Enduring life can become drudgery. We are often times so nearsighted in the present, that we are blinded to the hope of eternity. Paul has some encouraging words for us:
For we know that if the tent that is our earthly home is destroyed, we have a building from God, a house not made with hands, eternal in the heavens. 2 For in this tent we groan, longing to put on our heavenly dwelling, 3 if indeed by putting it on we may not be found naked. 4 For while we are still in this tent, we groan, being burdened–not that we would be unclothed, but that we would be further clothed, so that what is mortal may be swallowed up by life. 5 He who has prepared us for this very thing is God, who has given us the Spirit as a guarantee. 2 Corinthians 5:1-5
Here he describes this present body as a tent. Certainly the idea Paul is trying describe is that of temporary, fleeting, and transient maybe.
Our present body was fashioned by God to be temporary for our good! The everyday aches and pains can serve us by reminding us that our present TENT is temporary. This does not, however, relieve us of our present responsibilities. In fact, it is a fuel for us to endure the present as we groan for the hope of a glorified body.
The temporal state of our tent was designed by God to cause us to groan for the eternal dwelling, for we were made for eternity. Paul declares that this is the source of his renewal:
“So we do not lose heart. Though our outer self is wasting away, our inner self is being renewed day by day.” 2 Corinthians 4:16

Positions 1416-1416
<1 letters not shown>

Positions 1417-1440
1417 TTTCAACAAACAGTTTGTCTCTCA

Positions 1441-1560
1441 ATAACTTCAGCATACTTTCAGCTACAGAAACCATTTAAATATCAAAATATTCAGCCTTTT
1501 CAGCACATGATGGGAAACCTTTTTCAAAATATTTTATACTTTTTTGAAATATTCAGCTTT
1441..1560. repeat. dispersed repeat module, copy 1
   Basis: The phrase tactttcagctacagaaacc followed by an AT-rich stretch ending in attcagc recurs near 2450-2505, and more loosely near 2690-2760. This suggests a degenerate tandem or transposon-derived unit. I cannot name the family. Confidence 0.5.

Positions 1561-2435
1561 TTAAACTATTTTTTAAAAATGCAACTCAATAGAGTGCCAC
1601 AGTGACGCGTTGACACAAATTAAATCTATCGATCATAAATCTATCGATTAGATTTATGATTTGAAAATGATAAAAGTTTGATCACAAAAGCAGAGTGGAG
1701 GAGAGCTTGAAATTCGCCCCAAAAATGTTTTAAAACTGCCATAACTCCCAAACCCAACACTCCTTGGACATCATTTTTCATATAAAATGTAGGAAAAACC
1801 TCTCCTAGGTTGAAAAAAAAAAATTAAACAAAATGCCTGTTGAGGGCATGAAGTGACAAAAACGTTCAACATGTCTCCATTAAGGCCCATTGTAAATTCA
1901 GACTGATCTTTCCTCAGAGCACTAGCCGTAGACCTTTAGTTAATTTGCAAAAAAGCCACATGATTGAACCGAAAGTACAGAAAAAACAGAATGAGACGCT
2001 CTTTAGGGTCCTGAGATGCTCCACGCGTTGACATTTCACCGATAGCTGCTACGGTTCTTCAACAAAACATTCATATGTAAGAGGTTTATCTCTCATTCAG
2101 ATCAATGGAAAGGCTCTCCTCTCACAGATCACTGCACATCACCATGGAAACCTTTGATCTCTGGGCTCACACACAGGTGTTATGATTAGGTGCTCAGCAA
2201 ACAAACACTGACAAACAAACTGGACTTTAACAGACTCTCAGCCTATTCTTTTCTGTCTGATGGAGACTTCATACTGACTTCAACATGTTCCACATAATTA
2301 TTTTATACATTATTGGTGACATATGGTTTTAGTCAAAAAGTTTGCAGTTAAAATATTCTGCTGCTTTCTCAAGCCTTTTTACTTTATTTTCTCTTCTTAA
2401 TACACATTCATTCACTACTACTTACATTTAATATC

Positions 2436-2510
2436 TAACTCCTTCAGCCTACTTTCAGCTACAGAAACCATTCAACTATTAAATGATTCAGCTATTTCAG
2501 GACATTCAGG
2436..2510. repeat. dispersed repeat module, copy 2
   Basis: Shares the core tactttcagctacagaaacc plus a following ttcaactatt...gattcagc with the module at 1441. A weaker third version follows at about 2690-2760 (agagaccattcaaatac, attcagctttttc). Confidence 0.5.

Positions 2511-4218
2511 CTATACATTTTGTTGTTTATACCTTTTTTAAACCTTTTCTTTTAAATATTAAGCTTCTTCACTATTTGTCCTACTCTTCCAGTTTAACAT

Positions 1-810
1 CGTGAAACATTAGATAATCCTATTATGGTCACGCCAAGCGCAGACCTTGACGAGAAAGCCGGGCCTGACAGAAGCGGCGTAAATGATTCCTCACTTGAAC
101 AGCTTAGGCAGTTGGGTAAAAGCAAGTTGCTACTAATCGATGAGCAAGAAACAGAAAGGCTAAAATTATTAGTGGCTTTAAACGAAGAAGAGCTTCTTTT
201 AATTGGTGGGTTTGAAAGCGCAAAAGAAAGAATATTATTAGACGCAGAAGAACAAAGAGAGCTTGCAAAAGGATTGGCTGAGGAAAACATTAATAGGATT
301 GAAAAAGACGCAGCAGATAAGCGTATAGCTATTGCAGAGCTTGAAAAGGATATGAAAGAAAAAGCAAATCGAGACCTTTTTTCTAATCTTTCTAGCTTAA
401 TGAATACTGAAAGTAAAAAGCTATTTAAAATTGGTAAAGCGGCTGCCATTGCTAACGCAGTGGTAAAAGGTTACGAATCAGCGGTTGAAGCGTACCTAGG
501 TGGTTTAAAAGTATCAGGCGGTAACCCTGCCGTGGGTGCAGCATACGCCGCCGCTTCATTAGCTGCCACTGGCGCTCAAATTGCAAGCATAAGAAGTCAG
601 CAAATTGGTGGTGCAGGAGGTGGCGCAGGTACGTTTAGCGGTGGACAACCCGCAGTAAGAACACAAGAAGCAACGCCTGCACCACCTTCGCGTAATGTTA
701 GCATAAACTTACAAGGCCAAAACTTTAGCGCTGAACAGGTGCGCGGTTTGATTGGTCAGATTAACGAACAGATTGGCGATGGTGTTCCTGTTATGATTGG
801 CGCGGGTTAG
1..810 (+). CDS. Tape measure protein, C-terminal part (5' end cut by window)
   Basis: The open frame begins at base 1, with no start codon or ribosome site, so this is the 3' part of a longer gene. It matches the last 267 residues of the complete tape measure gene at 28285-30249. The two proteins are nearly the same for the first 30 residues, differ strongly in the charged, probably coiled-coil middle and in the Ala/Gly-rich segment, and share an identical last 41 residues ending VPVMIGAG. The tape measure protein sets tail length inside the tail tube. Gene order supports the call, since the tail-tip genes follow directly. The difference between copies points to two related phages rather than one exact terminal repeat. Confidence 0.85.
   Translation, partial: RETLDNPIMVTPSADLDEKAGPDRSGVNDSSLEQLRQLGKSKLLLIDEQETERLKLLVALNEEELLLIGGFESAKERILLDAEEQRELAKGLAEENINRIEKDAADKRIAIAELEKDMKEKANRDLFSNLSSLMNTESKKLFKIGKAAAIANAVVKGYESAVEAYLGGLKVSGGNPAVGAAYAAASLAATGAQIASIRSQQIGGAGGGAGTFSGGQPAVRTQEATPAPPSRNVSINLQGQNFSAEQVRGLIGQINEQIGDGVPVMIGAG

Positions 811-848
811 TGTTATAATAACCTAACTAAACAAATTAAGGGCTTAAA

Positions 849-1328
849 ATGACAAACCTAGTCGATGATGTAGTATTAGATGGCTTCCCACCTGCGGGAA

May we endure as we groan for the hope of a building not made with hands, eternal in the heavens!
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Moses is delayed forty days on the mountain in Exodus 32. It appears the people endured several days before making a god to go before them. Does it not seem odd that if someone must make something to go before them then it is not a god? They just witnessed the amazing parting of the Red Sea, manna from heaven, and water from a ROCK! You would think that after seeing such amazing things they would never disbelieve. O how fickle the heart can be.
Well if you like to one-up everything the people in John 11 move much quicker. John 11:45-46 says, “Many of the Jews therefore, who had come with Mary and had seen what he did, believed in him, but some of them went to the Pharisees and told them what Jesus had done.” Of course, this is the account of Jesus raising Lazarus from the dead. Can you imagine walking away from this scene to tell someone–not how amazing it was–but to build your case against him? This was not even a matter of days but possibly minutes.
Now before we throw these fickle-hearted people under the bus, observe your behavior after reading the very story yourself–encountering the resurrecting power of God before your eyes in this text. Beware! The heart is fickle
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“Take courage church, our God fights for us!!!” This was my plea to the church last Sunday as we mused over Exodus 14. This was not the entire story because God is the One who led Israel to the place of needing God to fight for them.